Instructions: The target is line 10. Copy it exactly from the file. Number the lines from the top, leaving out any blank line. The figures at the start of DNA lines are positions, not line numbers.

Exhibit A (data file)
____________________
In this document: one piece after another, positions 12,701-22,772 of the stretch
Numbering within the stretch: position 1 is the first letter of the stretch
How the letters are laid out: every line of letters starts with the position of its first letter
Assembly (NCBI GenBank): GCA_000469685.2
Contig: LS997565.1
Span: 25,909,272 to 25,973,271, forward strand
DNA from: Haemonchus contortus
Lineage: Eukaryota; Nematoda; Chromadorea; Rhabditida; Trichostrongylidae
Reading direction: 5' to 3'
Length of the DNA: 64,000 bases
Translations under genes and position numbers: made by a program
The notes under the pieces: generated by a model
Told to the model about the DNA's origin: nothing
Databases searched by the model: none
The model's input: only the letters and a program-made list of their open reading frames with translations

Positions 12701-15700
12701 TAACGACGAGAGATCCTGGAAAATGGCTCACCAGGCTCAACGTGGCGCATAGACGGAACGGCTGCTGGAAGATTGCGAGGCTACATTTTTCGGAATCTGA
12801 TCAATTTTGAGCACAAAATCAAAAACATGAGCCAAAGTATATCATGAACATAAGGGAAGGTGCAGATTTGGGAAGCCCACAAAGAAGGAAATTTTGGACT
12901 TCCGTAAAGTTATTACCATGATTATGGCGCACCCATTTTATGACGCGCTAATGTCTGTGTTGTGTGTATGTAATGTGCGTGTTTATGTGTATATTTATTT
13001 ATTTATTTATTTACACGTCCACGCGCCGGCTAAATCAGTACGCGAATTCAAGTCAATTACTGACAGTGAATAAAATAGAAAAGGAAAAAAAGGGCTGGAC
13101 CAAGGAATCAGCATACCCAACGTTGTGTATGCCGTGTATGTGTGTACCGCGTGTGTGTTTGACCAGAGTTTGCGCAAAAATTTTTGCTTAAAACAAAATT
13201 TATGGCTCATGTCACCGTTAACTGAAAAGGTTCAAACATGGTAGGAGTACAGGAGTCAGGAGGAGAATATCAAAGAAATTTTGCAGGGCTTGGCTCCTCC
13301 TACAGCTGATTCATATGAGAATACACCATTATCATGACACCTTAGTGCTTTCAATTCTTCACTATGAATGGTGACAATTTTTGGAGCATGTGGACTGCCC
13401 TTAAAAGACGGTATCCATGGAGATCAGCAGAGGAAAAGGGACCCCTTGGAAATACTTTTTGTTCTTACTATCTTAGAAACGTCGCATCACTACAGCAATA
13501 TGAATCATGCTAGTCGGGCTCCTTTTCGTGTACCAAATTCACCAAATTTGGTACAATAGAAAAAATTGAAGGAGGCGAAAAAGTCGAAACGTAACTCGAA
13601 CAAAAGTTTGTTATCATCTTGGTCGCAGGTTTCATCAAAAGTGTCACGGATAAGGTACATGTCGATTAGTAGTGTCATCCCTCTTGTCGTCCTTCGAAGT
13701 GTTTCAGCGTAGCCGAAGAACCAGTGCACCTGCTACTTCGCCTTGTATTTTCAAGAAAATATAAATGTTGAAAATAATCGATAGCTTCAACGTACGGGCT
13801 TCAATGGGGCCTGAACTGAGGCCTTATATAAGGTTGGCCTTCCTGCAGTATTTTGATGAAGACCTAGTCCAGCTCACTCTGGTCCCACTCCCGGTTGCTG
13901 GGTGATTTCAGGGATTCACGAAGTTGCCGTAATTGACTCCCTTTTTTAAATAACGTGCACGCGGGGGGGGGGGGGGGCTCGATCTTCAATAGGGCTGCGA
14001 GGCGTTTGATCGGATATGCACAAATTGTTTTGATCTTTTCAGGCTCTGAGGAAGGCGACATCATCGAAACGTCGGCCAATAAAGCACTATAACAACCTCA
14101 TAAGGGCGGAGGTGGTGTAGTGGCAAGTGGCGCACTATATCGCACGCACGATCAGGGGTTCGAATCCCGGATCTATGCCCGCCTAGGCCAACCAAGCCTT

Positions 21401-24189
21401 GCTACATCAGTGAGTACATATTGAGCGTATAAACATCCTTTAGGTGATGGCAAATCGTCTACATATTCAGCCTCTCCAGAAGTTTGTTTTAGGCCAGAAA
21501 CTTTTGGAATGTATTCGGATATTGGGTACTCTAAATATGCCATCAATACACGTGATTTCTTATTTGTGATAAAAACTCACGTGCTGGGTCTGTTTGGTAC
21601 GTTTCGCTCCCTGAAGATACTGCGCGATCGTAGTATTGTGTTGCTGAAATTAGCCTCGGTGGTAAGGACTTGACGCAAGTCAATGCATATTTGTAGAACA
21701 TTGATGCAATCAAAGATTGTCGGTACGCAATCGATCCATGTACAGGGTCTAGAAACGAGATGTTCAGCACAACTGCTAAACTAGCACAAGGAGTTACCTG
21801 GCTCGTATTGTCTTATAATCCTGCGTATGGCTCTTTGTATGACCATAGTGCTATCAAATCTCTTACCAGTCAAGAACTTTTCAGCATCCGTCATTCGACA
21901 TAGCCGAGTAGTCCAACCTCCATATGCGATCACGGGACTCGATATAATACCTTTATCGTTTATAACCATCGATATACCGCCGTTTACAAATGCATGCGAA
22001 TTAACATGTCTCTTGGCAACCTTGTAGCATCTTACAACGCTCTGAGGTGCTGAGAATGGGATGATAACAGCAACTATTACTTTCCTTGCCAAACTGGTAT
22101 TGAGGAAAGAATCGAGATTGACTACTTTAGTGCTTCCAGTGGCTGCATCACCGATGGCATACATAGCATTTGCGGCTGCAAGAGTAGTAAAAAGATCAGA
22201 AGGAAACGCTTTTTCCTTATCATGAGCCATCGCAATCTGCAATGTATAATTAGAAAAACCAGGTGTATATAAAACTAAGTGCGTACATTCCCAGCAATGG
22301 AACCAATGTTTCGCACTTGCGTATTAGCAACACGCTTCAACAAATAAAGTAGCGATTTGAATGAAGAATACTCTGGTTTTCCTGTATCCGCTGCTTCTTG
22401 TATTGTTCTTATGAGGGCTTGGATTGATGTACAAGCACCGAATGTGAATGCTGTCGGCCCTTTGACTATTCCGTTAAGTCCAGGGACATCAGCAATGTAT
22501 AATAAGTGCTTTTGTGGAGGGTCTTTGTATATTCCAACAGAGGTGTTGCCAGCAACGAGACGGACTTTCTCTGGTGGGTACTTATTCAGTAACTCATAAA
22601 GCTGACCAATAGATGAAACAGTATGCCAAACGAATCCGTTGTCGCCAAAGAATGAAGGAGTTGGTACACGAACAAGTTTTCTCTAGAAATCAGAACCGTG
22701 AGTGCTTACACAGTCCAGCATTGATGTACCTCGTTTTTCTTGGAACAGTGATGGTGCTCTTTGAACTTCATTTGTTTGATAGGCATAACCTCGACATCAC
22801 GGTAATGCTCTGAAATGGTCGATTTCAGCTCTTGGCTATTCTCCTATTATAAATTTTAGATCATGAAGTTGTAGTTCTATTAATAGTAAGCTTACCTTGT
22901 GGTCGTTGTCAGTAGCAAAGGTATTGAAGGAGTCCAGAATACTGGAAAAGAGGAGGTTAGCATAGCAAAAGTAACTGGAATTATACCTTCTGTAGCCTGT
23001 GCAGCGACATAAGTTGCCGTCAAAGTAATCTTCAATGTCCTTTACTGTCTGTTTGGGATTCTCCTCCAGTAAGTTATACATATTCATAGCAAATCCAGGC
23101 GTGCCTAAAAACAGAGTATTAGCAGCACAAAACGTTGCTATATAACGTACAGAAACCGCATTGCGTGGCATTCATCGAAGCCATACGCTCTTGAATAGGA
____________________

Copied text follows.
Length of the DNA: 64,000 bases